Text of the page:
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Fisa judge: Snowden's NSA disclosures triggered important spying debate

The court that oversees US surveillance has ordered the government to review for declassification a set of secret rulings about the National Security Agency's bulk trawls of Americans' phone records, acknowledging that disclosures by the whistleblower Edward Snowden had triggered an important public debate.

The Fisa court ordered the Justice Department to identify the court's own rulings after May 2011 that concern a section of the Patriot Act used by the NSA to justify its mass database of American phone data. The ruling was a significant step towards their publication.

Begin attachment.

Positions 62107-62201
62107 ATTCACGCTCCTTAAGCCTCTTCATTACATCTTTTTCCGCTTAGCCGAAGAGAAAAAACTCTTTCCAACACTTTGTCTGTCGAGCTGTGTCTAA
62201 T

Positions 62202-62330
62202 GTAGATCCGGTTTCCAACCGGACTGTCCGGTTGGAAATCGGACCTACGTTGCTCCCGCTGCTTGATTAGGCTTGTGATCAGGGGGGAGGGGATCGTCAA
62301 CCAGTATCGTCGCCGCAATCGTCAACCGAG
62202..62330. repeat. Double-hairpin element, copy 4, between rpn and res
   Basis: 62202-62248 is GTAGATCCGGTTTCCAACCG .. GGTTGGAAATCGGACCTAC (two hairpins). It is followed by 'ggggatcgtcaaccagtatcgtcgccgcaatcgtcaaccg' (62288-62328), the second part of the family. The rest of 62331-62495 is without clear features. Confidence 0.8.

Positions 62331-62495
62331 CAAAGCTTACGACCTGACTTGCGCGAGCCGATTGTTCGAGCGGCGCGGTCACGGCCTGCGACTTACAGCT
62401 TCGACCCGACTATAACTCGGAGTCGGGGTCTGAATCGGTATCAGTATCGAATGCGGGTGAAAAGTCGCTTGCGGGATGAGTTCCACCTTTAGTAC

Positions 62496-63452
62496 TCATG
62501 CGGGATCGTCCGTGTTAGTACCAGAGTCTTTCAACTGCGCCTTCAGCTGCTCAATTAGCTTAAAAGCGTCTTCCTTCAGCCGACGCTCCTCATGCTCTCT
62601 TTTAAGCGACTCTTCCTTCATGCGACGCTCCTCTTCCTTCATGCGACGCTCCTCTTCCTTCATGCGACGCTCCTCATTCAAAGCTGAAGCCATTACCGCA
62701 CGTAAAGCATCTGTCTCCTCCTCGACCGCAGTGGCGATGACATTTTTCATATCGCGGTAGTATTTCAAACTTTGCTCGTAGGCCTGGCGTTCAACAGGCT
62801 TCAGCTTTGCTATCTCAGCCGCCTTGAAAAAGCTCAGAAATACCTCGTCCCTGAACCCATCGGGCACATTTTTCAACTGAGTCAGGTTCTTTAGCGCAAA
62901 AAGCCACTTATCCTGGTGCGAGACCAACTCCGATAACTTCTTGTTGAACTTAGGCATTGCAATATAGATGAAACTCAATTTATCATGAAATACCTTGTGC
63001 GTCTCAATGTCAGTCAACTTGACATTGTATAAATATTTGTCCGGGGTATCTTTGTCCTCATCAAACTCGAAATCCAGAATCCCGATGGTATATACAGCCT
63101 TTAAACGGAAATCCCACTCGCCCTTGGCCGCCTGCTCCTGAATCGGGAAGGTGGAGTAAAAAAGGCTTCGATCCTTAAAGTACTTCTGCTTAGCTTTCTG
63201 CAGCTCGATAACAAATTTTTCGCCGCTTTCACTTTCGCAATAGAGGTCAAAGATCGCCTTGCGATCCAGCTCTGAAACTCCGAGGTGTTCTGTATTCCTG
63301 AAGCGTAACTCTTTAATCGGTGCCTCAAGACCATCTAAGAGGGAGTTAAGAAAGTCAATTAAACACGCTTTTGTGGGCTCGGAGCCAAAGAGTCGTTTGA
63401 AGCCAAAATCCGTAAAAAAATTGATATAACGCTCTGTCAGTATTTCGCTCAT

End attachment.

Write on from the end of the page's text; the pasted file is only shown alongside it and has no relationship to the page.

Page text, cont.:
It is the second time in a week that a US court has ordered the disclosure of secret intelligence rulings. On Tuesday, a federal court in New York compelled the government to declassify numerous documents that revealed substantial tension between federal authorities and the surveillance court over the years.

On Thursday, James Clapper, pictured, the director of national intelligence, conceded that the NSA is likely to lose at least some of its broad powers to collect data on Americans.

This has the appearance of progress about it. The functionality of the US constitution rest on a balance of powers among the three legs of the stool. The way the original FISA law was constructed and especially some of the subsequent amendments to it have tended to restrict the power of the courts to actively assert their role in maintaining the constitutional restraints on intelligence gathering. We may be seeing some adjustment to that balance underway. I would place more confidence in this particular development than I would in the activities of Obama's whitewash committee.

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